Few would argue that a nimble, quick-to-learn and quick-to-adapt organization is a bad thing. Given the rate of change in our world, those characteristics are increasingly table-stakes for survival and success.

Why then has the approach to strategy and the notion of “strategic planning” in so many organizations remained mired in a 1960’s kind of static, top-down event-focused model? Many firms practice a style of strategic planning that might have worked in a different time and place, but today, fast-to-try, fast-to-fail and fast-to-learn are essential for survival and success.

Give Me an Epiphany, Darn-It!

Rarely does just the act of thinking through circumstances, opportunities and strategies yield the epiphany that allows a firm to carve out a competitive advantage. In my experience, the management teams who have pursued the “strategy as event’ approach with the annual or semi-annual meeting(s) serving as the time to talk strategy and decide, are often frustrated with the time investment and disappointing outcomes. Few epiphanies…a lot of time…a lot of bickering and ambiguous outcomes with no clear next steps. Sounds like fun, doesn’t it?

Hypotheses and Informed Experiments, Please!

The best outcome of the front end of any strategy process is one or more (a limited number, please) of ideas … hypotheses, that can quickly be turned into and managed as experiments.

True value in the form of learning accrues to the organization from working through the strategic experiment, assessing outcomes and refining the ideas. Because these workplace and marketplace experiments require people to implement, manage, and assess them, the act of engaging the employee population creates understanding, involvement, excitement and importantly idea sharing.

It Feels So Good When We Stop!

I’ve worked with teams who were accustomed to and frustrated by the “event” orientation of planning. When refocused on assessment, analysis and importantly, hypothesis generation, the unreasonable expectation of finding the magical answer was replaced by high quality dialogue around generating ideas for better serving customers and beating competitors. After a series of these discussions over time, and with some focused facilitation, the teams were able to zero in on one or two strategic hypotheses to invest in and learn from.

The Project Management Art of Building out Strategic Experiments

While I frequently reference this phase as the Execution phase, I prefer Experiment…both because it doesn’t sound so fatal…and it implies Doing, Measuring, Learning and Refining (DMLR).  In my estimation, it’s in the DMLR cycle where the real work … and the real “Ah Ha” moments of strategy occur.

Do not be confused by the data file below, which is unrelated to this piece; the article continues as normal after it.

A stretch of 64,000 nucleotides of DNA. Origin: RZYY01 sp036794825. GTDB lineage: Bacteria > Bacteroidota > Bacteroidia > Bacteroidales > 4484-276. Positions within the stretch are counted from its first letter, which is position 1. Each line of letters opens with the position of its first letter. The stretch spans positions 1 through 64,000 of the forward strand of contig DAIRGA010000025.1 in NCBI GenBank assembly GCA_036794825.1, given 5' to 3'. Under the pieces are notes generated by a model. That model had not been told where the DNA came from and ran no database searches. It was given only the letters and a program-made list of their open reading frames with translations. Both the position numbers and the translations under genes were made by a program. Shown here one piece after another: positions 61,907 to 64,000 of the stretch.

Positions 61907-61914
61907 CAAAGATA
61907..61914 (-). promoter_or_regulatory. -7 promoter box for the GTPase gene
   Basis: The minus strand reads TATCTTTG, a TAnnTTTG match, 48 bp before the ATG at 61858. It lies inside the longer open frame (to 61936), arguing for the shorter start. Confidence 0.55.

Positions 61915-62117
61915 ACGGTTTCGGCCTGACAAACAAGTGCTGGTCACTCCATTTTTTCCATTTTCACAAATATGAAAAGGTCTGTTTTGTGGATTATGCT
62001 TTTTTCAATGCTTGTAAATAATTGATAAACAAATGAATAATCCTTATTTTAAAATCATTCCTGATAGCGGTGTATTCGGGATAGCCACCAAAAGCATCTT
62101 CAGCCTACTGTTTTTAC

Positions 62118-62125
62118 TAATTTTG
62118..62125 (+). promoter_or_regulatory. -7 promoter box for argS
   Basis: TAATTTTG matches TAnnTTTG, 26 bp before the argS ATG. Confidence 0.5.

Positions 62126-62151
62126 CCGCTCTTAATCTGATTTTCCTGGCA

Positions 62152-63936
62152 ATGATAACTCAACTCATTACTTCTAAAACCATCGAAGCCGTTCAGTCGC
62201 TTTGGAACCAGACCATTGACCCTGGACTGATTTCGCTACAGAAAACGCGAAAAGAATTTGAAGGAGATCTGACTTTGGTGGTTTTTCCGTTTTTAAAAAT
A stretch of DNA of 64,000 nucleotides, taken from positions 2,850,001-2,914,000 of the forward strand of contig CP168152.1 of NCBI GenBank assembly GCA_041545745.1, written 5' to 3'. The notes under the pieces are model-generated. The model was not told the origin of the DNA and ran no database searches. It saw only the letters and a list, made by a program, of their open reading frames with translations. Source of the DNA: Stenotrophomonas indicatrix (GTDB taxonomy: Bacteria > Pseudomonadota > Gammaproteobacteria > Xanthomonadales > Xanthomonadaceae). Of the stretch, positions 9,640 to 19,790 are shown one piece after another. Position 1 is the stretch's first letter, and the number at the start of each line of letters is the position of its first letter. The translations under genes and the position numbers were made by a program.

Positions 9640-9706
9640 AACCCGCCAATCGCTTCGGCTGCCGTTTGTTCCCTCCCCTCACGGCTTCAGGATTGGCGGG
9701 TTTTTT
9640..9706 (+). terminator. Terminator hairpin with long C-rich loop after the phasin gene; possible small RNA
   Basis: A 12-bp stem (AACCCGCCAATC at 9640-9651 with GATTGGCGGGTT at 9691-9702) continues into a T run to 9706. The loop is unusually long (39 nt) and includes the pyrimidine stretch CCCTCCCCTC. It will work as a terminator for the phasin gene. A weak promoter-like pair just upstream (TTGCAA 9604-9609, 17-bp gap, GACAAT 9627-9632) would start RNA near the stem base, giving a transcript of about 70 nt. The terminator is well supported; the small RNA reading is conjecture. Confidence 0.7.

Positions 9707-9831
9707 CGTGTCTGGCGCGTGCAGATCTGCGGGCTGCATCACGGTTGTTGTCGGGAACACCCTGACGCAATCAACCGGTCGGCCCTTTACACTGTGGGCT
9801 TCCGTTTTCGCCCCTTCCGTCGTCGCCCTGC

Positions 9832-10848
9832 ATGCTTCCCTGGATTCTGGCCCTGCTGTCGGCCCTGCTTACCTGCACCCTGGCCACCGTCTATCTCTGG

Six Ideas for Implementing an Effective Doing, Learning, Measuring, Refining Program:

  1. Treat each strategic experiment like a project. Assign a Project Manager and use Best Practices PM to charter, scope, engage stakeholders, define the work, assess the risks, plan and estimate the work, implement the work, monitor and communicate. Yeah, that’s a mouthful. Your Project Manager in this case is priceless.
  2. Ensure that there’s a strong sponsor in place for every experiment. Yes, best practices project management again. If this is important enough to be betting your strategic future on, it’s important enough to provide a Supportive Sponsor with heft and teeth.
  3. Explain, Engage and Listen! People work in compliance under orders, they work with their hearts and minds when they are part of something big. Getting them involved is good. Arming them with context on why, and what and importance is critical. Listening to their feedback is priceless. Since many strategic initiatives involve doing new things or doing things differently, this holistic approach to engagement is essential.
  4. Create Learning and Sharing Forums with Teeth. It’s good to pre and post-mortems…it’s better to create ample opportunities for idea sharing, lessons learned and adjustments to experiments on the move. Hey, I’m probably violating several tenets of The Scientific Method with the adjustment statement, but timeliness is critical and your Project Manager will help you manage changes in the plan. By the way, by this time, you may want to give your PM a big fat raise!
  5. The Truth is Always in the Field … Sometimes You Just Have to Look Carefully. The best strategic experiments involve customers and partners. Invite them in…make them part of the process and of course observe and listen carefully. And then act.
  6. Do Something with the Outcomes-Plan to Change or Move Forward. After a period of time and armed with the insights and feedback of employees, customers and partners, there’s a vetting and decision-making process that those in charge have to prosecute. From kill to change to go to what’s next, you and your team are on the hook for returning to the process and assessing and deciding.

The Bottom-Line for Now

There are at least two “dirty little secrets” in what I’ve described above. It’s a nefarious plan for involving the broader organization in strategy and execution, and it not so secretly “operationalizes” the work of strategy. While there’s no magic and I would be misleading if I didn’t highlight that the process is filled with bumps, hiccups and debates, it’s darned powerful if and when managed properly.

This blog originally appeared at artpetty.com.

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